Gene essentiality analysis

The term 'essential gene' means a gene for which knockout is lethal (i.e. no biomass yield) under certain conditions (e.g. glucose minimal medium) [68]. Identification of essential genes is helpful to understand the basic functions required for survival and it is an efficient way to discover novel targets for new antimicrobial therapies. Here in this study, i KF1028 was used as a framework to predict computationally identified essential genes in B. cenocepacia J2315 on both M9 minimal medium and synthetic CF medium (SCFM). About 19% (192) and 15% (154) of the 1,028 metabolic genes included in i KF1028 were predicted to be essential on M9 and SCFM media, respectively. There are more genes predicted as essentials on M9 than on SCFM, which indicates the influence of the living environment on the bacterium. 147 overlapping predictions were on both media. These essential genes are unequally located on the three chromosomes and most of the essential genes are located on chromosome 1 (Figure 4a). This result agrees with known features of the J2315 genome: chromosome 1 contains a higher proportion of coding sequence (CDS) involved in central metabolism and other house-keeping functions, whereas chromosomes 2 and 3 contain a greater proportion of CDS encoding accessory functions [13].
https://static-content.springer.com/image/art%3A10.1186%2F1752-0509-5-83/MediaObjects/12918_2010_Article_690_Fig4_HTML.jpg
Figure 4

Gene essentiality analysis. (a) Distribution of essential genes predicted on M9 and SCFM respecively; (b) Overlapping essentail genes among in silico prediction on M9, SCFM, and essential genes with in vivo evidence from two P. aeruginosa strains: P. aeruginosa PAO1 and P. aeruginosa PA14.

To assess the predictive potential of the model, we compared the in silico essential genes predicted on SCFM with experimental essentiality data for P. aeruginosa PAO1 and P. aeruginosa PA14 [69, 70] since there is no experimental gene essentiality data available for B. cenocepacia. As both P. aeruginosa and B. cenocepacia are CF pathogens, and B. cenocepacia was historically classified under the genus Pseudomonas[71], it is possible that partial similarity exists between them. SCFM was chosen due to its similarity to the nutritional composition of sputum from CF patients. The common set of the essential genes from two P. aeruginosa strains was chosen for comparison in order to reduce the effect of strain-dependent variation. Totally, there are 294 in silico essential metabolic and non-metabolic genes of B. cenocepacia J2315 with high similarity to the common set of P. aeruginosa by BLAST searches, of which 91 in vivo essential genes are present in i KF1028. Genes in the in vivo essential set but not in the i KF1028 were assumed to be involved either in non-metabolic functions or in accessory functions of metabolism. A total of 55% (50) of the in silico predicted essential genes agreed with the in vivo essential genes based on gene homology with P. aeruginosa (Figure 4b, refer to Additional file 4 for detailed information about essential genes).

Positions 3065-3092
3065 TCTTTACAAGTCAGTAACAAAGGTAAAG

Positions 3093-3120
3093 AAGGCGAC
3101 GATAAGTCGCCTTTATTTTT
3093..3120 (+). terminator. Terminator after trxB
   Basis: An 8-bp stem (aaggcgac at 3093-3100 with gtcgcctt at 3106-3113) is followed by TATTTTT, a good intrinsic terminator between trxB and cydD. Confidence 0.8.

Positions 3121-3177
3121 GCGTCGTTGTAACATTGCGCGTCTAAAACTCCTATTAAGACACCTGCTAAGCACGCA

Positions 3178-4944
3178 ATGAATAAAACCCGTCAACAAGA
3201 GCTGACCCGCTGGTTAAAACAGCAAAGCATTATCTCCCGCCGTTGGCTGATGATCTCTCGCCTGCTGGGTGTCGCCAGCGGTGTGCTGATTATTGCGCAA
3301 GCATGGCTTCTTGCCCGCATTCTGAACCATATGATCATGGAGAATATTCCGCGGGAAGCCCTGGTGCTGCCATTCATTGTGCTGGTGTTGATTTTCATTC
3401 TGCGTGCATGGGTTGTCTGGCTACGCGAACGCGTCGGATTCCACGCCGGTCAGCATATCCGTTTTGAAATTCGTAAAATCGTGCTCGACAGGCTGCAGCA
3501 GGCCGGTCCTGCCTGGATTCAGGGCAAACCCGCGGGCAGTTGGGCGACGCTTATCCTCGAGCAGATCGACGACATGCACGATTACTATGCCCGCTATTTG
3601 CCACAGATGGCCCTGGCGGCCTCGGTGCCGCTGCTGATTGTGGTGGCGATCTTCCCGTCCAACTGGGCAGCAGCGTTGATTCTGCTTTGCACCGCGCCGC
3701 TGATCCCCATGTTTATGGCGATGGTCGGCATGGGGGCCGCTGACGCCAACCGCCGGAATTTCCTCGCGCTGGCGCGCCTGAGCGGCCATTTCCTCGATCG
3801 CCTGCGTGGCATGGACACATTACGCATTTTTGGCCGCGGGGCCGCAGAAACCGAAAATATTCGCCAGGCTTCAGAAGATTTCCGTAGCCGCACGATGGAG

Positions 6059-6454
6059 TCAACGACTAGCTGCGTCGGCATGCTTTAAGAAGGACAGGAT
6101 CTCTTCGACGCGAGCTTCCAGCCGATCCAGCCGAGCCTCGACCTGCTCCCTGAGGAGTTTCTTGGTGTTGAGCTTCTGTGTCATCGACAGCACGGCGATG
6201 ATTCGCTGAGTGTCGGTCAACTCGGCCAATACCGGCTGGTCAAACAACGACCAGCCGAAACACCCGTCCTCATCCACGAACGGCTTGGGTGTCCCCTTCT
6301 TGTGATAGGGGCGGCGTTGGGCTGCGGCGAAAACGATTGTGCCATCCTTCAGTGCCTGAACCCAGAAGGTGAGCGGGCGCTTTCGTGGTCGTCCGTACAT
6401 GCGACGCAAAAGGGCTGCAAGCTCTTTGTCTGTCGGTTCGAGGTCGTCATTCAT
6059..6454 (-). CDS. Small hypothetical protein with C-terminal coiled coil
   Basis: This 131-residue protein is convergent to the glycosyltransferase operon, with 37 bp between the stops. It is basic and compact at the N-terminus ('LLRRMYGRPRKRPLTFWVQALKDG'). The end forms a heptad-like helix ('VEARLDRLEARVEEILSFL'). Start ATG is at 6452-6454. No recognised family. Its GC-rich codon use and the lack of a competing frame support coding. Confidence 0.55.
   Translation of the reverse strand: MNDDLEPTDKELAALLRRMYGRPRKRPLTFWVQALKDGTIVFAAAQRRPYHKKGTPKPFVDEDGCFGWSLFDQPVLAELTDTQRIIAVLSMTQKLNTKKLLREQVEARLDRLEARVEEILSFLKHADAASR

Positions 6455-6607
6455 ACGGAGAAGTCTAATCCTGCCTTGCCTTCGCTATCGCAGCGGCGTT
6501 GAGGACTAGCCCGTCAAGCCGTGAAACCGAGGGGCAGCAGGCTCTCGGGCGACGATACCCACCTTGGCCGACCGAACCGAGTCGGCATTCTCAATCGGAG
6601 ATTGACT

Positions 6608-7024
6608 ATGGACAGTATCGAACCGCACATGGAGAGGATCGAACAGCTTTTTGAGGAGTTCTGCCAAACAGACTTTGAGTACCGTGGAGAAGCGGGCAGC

Based on gene essentiality analysis, the genome-scale metabolic model of B. cenocepacia was further refined. For example, BCAL0660 and BCAL3421, which were homologous genes encoding protein AccC according to their annotation, were originally both included in the model with the gene-protein-reaction (GPR) relationship of "BCAL0660 or BCAL3421". Through in silico gene deletion study, BCAL3421 is identified as non-essential, which is inconsistent with the in vivo essential gene results. Such discrepancy was subject to further analysis. AccA, AccB, AccC, and AccD were four subunits of Acetyl-CoA Carboxylase (ACC) catalyzing the first step of fatty acid biosynthesis [72]. The gene accB, of which the locus in J2315 is BCAL3420, is frequently adjacent to the gene accC and both genes are cotranscribed and form an operon together [73, 74]. Furthermore, BCAL3420 and BCAL3421 shows greater than 2-fold expression for J2315 under CF conditions versus soil conditions, yet BCAL0660 shows an opposite result [75]. Taken together, BCAL0660 was excluded from model i KF1028. Further studies are necessary to validate the function of BCAL0660.

Identification of essential enzymes and potential drug targets

Essential enzyme/protein refers to a gene product (catalyzing the relevant reactions) for which individual deletion (i.e. imposing the fluxes through these reactions to zero) is lethal under certain conditions. Through FBA using i KF1028,we could obtain a collection of essential enzymes (protein), based on which 45 essential enzymes were identified as potential drug targets and supported by experimental evidences from literatures. There are 39 of them which were also predicted as drug targets for P. aeruginosa PAO1 [76]. All the 39 targets are nonhomologous to human protein sequences and thus could serve as potential candidate antibiotic drug targets for CF patients infected by both B. cenocepacia J2315 and P. aeruginosa PAO1. Among 39 targets, there are 9 targets, namely AccA, AccB, AccC, AccD, MurA, FolP, PhoA, RibE, and RibH, which have approved drugs in the DrugBank database [77].